About half of all full-time college students are binge drinkers and some are abusing prescription and illegal drugs at a rate never seen before, according to a recent report.
The National Center on Addiction and Substance Abuse report released last week also found that one in four college students meets the criteria for substance abuse or dependency.
“It’s time to take the high out of higher education,” said Joseph Califano in a statement, NCASA’s chairman and former U.S. secretary of Health, Education and Welfare. “This college culture of alcohol and other drug abuse is inexcusable.”
The 281-page report from Columbia University researchers is the four-year culmination of research, surveys and interviews that concluded “the intensity of excessive drinking and rates of drug abuse have jumped sharply” in college.
According to the findings, between 1993 and 2005 the proportion of students who binge drink frequently is up 16 percent; those who drink 10 or more times a month is up 25 percent; students who drink at least three times a month is up 26 percent; and those who drink to get drunk is 21 percent higher.
Researchers in the report said that students who abuse opioids like Percocet, OxyContin and Vicodin – often mixed with alcohol – have increased 343 percent. Students taking tranquilizers like Xanax and Valium are up 450 percent.
CSU has had its share of alcohol-related controversy, some of which has involved the Greek system on campus. The report states Greek members are more likely to drink than non-members.
The survey shows that students who live in Greek houses are 19 percent more likely to binge drink than those living in off-campus housing and 28 percent more likely than those in residence halls.
Binge drinking is especially common among Greeks, according to the survey, with nearly twice as many sorority members binge drinking than non-members.
Eighty percent of women and 86 percent of men living in Greek houses binge drink, the report found.
Nearly 38 percent of college administrators say the major barrier to more effective prevention is the public perception that substance abuse by students is a normal rite of passage, according to the study.
“College presidents are reluctant to take on issues they feel cannot change and this growing public health crisis reflects today’s society where students are socialized to consider substance abuse a harmless rite of passage and to mediate every ill,” said the Rev. Edward Malloy, who works on the NCASA commission.
In 2004, CSU President Larry Penley commissioned the university Alcohol Task Force shortly after two early-semester alcohol-fueled riots and the alcohol poisoning death of sophomore Samantha Spady.
Since the task force’s findings in February 2005, numerous additional alcohol programs and recommendations were adopted by CSU.
CSU is nationally renowned for effective substance abuse treatment programs through its Drugs, Alcohol and You program. The center offers a wide range of volunteer and mandatory alcohol and substance-related programs for students.
CSU is home to the nation’s first collegiate drug court, a proactive method to effectively address repeat alcohol and drug users by reducing high-risk drinking behavior and habitual use while increasing student retention.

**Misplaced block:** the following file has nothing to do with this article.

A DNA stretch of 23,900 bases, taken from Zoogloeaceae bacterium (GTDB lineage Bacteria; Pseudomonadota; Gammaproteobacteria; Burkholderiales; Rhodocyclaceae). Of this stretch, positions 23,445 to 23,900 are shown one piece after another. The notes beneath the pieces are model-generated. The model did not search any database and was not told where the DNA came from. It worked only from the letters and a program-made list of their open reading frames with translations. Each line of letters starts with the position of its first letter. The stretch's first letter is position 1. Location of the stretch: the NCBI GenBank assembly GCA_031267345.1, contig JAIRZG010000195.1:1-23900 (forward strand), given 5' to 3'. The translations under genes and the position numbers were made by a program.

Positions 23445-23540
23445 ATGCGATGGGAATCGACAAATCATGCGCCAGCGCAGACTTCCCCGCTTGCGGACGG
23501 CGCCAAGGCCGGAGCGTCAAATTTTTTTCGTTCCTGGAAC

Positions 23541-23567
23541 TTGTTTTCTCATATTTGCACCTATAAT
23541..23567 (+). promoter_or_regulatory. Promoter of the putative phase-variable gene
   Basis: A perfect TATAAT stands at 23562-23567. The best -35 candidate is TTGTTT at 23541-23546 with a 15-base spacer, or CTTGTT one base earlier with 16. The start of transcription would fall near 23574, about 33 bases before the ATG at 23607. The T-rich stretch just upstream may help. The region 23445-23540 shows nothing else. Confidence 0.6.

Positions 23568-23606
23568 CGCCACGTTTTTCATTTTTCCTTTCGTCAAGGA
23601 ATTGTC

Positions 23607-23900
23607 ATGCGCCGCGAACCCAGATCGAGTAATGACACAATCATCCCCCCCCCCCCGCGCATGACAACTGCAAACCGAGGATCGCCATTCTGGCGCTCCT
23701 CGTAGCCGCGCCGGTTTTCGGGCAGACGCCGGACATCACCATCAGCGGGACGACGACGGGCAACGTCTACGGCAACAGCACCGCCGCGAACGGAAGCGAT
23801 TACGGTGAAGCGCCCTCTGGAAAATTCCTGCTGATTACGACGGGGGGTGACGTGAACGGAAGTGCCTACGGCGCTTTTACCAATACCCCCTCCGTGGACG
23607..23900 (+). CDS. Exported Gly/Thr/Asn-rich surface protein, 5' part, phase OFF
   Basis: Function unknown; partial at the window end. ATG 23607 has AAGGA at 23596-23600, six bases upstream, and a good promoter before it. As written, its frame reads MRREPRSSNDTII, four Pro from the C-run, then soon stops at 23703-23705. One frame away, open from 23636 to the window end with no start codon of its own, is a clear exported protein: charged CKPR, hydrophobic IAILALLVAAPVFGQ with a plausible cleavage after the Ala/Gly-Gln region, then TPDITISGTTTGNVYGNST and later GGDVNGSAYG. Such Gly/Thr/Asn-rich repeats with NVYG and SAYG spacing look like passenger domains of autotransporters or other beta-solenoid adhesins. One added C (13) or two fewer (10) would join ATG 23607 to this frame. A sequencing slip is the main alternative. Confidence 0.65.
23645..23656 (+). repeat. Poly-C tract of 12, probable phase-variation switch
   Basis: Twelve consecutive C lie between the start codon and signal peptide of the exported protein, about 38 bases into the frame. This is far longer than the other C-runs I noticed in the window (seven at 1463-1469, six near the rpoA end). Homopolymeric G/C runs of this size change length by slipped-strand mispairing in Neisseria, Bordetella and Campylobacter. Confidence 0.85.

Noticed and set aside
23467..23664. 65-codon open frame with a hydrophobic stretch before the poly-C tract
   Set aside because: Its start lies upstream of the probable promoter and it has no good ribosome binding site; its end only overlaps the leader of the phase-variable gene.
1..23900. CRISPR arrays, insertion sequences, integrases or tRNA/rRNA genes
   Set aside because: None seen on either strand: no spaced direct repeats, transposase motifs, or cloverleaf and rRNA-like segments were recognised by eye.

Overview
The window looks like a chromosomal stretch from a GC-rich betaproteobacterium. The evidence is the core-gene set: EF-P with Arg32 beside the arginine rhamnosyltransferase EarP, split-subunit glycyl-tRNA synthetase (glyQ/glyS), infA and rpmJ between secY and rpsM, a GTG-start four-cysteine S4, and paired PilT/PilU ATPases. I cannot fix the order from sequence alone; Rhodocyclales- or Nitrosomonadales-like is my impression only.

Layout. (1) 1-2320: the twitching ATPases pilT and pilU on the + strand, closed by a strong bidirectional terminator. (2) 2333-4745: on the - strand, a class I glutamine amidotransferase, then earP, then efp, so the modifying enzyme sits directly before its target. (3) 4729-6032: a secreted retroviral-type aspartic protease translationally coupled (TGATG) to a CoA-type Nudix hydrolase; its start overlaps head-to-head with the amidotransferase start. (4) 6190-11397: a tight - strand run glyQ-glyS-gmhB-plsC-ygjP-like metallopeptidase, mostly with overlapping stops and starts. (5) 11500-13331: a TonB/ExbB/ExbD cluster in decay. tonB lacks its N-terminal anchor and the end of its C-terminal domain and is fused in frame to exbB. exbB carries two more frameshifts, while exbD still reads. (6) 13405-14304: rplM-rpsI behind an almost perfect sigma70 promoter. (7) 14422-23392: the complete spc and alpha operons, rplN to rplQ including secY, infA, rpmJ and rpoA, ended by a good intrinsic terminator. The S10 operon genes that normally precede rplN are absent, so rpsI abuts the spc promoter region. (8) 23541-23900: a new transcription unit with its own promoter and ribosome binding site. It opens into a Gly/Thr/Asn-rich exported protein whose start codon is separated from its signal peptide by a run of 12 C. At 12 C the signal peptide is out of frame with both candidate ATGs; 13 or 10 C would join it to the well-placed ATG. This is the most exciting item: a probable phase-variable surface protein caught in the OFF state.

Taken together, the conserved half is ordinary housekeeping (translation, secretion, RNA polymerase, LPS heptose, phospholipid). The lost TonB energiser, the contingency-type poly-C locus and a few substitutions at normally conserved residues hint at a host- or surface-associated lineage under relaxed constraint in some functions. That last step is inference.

Anne Hudgens, executive director of Campus Life, said CSU finds it more useful to focus on a continuum, which focuses on the history, patterns and consequences of a person’s drinking in addition to the binge drinking definition of abuse.
“Binge drinking can happen anywhere on a continuum from experimenters to alcoholics,” said Hudgens, who was a member of task force.
Hudgens said CSU students partake in a wide range of drinking behavior – some abstain totally on one end and others drink so regularly they are chemically dependant on the other.
“Sometimes those binge drinking numbers aren’t as useful to us as to what kind of difficulties people are having while drinking,” said Hudgens, who also said CSU takes alcohol abuse very seriously and realizes college drinking is part of a culture shaped by society.
“Our biggest concern is those students who exhibit high-risk behavior with alcohol risk, safety is compromised,” Hudgens said.
The report recognizes the increased popularity of drinking games such as beer pong and the practice of taking 21 shots on one’s 21st birthday, and states they lead to a greater intensity of binge drinking.
Hudgens said these games have always been part of college drinking, but it’s the intensity at which alcohol is consumed that concerns her.
“I think there are more students who drink to get drunk,” she said. “I think that there has been a shift from beer to drinking more hard liquor, and this is higher risk behavior.”
Patty Spady, the mother of Samantha Spady, said she was “na’ve” and “stupid” when she sent her daughter to college, not knowing the prevalent culture of college drinking.
“As a parent you send your child off to college, and you know there is alcohol on that campus, but you hope you have talked to them enough about drinking and driving and all the other issues surrounding alcohol,” Spady said.
“I had no idea (of) the style of drinking these days; I was thinking three or four beers.”
Spady now devotes all of her time to speaking engagements, media requests and strengthening the Sam Spady Foundation. Her life is dedicated to educating young people about the dangers of binge drinking.
“Please know that drinking in that style can have deadly consequences,” Spady said. “We’ve all played a part in creating this scene; it’s not just young people.”
City Editor James Baetke can be reached at firstname.lastname@example.org.